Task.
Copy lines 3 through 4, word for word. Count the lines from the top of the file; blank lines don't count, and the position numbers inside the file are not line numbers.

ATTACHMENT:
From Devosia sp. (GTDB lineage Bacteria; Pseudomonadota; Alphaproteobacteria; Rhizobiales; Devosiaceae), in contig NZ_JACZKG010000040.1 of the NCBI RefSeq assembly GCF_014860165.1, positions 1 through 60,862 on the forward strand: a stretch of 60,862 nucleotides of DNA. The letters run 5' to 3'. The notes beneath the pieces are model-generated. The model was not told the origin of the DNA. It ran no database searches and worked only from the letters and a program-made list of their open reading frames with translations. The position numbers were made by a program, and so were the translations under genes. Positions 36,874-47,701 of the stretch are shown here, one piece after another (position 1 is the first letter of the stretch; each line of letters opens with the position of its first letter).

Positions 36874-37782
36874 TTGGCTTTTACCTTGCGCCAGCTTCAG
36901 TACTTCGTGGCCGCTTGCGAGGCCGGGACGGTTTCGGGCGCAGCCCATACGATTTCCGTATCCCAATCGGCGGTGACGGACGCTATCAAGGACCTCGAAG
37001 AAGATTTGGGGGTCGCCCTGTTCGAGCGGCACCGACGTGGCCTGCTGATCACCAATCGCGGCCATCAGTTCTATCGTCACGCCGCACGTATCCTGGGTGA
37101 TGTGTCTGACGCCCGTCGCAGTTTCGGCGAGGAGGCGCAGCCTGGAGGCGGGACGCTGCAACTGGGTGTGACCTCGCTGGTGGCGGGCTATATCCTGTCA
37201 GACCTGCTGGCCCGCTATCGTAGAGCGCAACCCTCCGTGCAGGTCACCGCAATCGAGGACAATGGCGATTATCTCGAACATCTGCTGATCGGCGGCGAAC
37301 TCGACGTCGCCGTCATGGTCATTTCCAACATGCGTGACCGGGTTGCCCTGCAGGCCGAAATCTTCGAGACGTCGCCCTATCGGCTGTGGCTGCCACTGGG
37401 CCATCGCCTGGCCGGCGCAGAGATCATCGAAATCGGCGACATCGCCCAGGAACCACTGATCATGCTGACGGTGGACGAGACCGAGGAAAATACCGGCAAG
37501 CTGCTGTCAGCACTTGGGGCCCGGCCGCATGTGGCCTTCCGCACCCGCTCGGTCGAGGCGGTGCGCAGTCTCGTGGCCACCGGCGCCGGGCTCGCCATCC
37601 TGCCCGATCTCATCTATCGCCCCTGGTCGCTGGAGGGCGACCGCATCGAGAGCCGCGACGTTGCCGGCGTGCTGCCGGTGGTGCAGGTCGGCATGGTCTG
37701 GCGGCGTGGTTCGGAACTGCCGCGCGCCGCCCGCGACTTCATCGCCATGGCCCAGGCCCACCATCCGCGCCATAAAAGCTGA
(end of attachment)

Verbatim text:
36874 TTGGCTTTTACCTTGCGCCAGCTTCAG
36901 TACTTCGTGGCCGCTTGCGAGGCCGGGACGGTTTCGGGCGCAGCCCATACGATTTCCGTATCCCAATCGGCGGTGACGGACGCTATCAAGGACCTCGAAG